This small collection documents the relationship between T. Catesby Jones, prominent lawyer and art collector, and Michael Agelasto, cotton broker and later Greek consul to the Port of Norfolk. While they met professionally as younger men in Norfolk, their lifelong friendship was sustained by a common appreciation for modern art, as evidenced by the content of the collections' correspondence between Jones' widow, Louisa Brooke Jones, and Agelasto, after Catesby's death in 1946
The collection documents the career of renowned lensless photographer Willie Anne Wright. Wright's paintings, serigraphs and drawings were her professional focus until 1972 when pinhole photography became her primary creative medium. Comprised mainly of the exhibition files Wright maintained, as well as information about gallery representation and art sales, the collection traces the evolution of her artistic journey over four decades.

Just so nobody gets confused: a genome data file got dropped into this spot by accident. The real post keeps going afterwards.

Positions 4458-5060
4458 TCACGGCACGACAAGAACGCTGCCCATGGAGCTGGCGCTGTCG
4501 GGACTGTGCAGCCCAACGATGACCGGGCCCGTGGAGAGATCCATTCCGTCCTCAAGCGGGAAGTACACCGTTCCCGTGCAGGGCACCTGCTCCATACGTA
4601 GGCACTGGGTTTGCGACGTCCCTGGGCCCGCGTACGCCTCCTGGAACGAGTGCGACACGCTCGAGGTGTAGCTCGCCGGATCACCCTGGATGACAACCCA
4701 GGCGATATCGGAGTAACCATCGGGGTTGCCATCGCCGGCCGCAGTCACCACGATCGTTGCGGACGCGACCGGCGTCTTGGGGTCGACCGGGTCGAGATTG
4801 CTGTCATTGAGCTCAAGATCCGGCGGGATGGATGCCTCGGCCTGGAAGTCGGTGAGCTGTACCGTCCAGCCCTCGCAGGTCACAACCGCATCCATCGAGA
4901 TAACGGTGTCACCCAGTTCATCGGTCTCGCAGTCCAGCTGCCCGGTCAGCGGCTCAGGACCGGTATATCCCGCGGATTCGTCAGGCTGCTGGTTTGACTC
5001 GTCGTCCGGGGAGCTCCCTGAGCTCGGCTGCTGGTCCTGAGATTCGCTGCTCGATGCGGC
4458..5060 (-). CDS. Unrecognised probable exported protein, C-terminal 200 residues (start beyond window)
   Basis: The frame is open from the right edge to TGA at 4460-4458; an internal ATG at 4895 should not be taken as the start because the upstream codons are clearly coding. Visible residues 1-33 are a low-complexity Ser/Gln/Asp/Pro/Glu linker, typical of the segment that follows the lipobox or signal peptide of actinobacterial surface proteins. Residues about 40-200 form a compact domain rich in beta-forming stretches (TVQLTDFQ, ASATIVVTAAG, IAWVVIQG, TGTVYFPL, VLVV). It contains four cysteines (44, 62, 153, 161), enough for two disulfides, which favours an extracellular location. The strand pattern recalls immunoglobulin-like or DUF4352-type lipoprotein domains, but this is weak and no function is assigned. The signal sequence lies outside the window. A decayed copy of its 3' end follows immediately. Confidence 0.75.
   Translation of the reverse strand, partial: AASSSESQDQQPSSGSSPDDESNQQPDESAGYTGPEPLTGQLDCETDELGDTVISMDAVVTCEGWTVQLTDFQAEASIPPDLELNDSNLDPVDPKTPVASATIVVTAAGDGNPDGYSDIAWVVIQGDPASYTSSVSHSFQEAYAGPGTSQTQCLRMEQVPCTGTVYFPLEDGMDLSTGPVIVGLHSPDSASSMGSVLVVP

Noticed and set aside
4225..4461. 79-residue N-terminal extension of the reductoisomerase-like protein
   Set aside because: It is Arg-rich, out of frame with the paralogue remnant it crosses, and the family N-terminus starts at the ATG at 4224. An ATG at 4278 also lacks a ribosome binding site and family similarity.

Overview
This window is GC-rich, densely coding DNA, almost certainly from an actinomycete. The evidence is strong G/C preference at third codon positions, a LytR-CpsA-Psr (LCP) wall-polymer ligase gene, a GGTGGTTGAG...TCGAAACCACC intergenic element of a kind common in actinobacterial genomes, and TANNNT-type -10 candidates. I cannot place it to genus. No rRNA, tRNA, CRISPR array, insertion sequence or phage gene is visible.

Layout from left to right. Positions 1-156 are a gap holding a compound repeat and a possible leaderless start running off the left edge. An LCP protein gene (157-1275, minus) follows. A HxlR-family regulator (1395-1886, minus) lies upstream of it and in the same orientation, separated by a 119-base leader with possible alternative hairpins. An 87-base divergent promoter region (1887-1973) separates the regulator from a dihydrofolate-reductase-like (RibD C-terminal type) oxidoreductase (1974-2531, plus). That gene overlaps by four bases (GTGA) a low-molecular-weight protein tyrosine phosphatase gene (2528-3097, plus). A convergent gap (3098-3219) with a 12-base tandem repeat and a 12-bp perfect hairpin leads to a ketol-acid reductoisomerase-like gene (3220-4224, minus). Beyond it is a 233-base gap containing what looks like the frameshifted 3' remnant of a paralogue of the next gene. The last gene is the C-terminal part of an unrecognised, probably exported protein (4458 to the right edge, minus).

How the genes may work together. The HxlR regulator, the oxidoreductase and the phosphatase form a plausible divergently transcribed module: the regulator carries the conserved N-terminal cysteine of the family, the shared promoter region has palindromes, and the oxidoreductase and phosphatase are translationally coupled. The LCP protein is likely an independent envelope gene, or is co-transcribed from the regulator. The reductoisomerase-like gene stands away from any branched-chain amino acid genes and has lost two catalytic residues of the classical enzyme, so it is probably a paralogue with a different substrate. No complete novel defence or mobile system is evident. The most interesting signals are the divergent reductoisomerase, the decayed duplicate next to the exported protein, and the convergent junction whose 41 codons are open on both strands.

The collection documents the history of R.E. Lee Camp, No. 1, Confederate Veterans, a large residential complex for poor and infirm Confederate veterans of the Civil War. Altogether a total of nearly three thousand veterans from thirty-three states called the camp home, and after the camp's closing, the Commonwealth eventually granted use of the buildings and land to the Virginia Museum of Fine Arts. The collection is comprised of photographs and postcards that document the changing landscape of the camp over 50 years, a rare guest register that includes thousands of guest signatures and a page signed by ten members of the Blackfeet Nation, and two extremely rare artifacts – reunion ribbons – provide material testimony to the reconciliation efforts of Confederate and Union veterans only twenty years after they faced each other as enemies during the Civil War.